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The verdict: delicious! and easy! I need to try some more recipes from this book, and I need to use my food processor more often as well.

I’ve got a project in the works for the blog that I’m excited to share with you, by the way . . .

Out of Print Clothing, or Reason #342 why I Love Being a Librarian

I love being a librarian because . . .

I can wear a Harold and the Purple Crayon t-shirt to work whenever I want, and what’s more, my students (future librarians all) will give me compliments!

Harold and the Purple Crayon t-shirt - Out of Print Clothing

My Harold and the Purple Crayon t-shirt is one of two t-shirts I own from the excellent Out of Print Clothing, a company based in Brooklyn that sells t-shirts, sweatshirts and accessories (think tote bags and ereader covers) emblazoned with book covers; sometimes the cover is of the first edition of the book, sometimes of a later cover with interesting design. They’ve recently expanded their line of t-shirts based on children’s books, hence my new Harold t-shirt. I first saw these shirts in an extremely out-of-the-way coffee shop in Ucluelet, on the west coast of Vancouver Island, and bought my first shirt, The Origin of Species last fall. The shirts are well-made and they fit stylishly, unlike a lot of other librarian/book-themed garb – the fit is slimmer than my radical militant librarian t-shirt made by local Madisonian Maureen O’Grady, which also rocks.

Hmm, is Charlotte’s Web next on my list of acquisitions? Or perhaps, in light of Maurice Sendak’s recent death, it might be time for In the Night Kitchen. Perhaps I could wear it while listening, again, to Sendak’s beautiful, funny and sad interviews with Terry Gross on NPR over the years.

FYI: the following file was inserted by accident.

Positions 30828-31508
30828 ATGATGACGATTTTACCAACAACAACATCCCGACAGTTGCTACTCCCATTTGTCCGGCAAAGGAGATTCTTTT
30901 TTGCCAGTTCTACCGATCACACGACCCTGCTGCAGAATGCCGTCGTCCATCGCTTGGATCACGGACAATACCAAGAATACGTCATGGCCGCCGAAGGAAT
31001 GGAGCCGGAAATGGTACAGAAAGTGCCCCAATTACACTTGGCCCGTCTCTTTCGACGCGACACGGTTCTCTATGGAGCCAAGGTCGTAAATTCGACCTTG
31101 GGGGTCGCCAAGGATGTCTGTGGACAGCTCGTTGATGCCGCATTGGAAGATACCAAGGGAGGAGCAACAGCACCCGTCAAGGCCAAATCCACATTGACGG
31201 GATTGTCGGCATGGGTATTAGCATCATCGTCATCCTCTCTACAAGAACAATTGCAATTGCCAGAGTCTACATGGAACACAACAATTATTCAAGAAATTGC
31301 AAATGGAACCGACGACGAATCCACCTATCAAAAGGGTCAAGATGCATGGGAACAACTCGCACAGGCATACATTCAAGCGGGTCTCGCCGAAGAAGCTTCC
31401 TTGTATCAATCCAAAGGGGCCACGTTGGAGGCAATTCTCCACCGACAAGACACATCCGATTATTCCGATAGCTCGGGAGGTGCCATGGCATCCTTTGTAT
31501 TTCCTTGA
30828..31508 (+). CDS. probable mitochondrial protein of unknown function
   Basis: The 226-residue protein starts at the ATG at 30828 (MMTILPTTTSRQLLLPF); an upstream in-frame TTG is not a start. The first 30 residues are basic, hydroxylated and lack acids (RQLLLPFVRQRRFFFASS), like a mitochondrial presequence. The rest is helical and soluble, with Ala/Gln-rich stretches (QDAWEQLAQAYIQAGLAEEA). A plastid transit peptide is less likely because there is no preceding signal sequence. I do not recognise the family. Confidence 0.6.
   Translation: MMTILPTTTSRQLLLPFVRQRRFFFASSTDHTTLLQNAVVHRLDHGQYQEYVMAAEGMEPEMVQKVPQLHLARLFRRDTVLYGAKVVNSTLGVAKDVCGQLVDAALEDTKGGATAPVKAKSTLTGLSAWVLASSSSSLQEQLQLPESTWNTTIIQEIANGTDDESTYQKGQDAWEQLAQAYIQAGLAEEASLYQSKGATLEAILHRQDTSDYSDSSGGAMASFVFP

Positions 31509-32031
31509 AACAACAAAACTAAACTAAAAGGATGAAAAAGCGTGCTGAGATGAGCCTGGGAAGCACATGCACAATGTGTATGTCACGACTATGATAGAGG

Oh, and before I forget, for each t-shirt bought, Out of Print donates one book to Books for Africa, an established charity that aims to alleviate the book famine in Africa.

PS This is not a sponsored review, at all. I just love these t-shirts.

“I hate those ebooks. They cannot be the future. They may well be. . . I will be dead” – Maurice Sendak

OK, so I said in my last post that I couldn’t really get into Maurice Sendak books. Good thing Kristin of Briney Deep Designs set me (sort of) straight and directed me to Stephen Colbert’s hilarious two-part interview with Maurice Sendak, which aired in January. It will not be surprising that this interview is not G-rated (among other things, the two discuss Colbert’s book idea, the masterfully ungrammatically titled “I’m a Pole (and so Can You)” and you might be able to see where that goes. Sendak hits so many nails on so many heads, and Colbert is a genius of poker face. It’s a masterpiece. Thanks, Kristin!

I also can’t recommend enough this video interview with Judith Kerr (from the Guardian), the author of “When Hitler Stole Pink Rabbit” and all the Mog picture books.

A completely fascinating look at a delightful woman, who, come to think of it, might agree with Sendak on what kids can handle in their picture books. The kind of woman who writes Goodbye Mog, a more than slightly weird book which her most beloved creation, Mog the Cat, dies of old age, and then follows it up with My Henry, a book she describes in this interview:

“It’s about being a widow, but it’s very jolly . . . it’s sort of slightly ridiculous. I mean, it’s totally ridiculous.”

P/FLOTUS read “Where the Wild Things Are”

Perhaps Barack and Michelle Obama missed their calling as children’s librarians? See them reading Where the Wild Things Are here. I’ve never really been into Maurice Sendak (don’t know why, really, feel free to convince me otherwise in the comments) but I do appreciate someone who gets into reading aloud.

I’ve got a longer post brewing about some of my favorite books have read out loud to me when I was little. I’d love to hear about your favourites, too.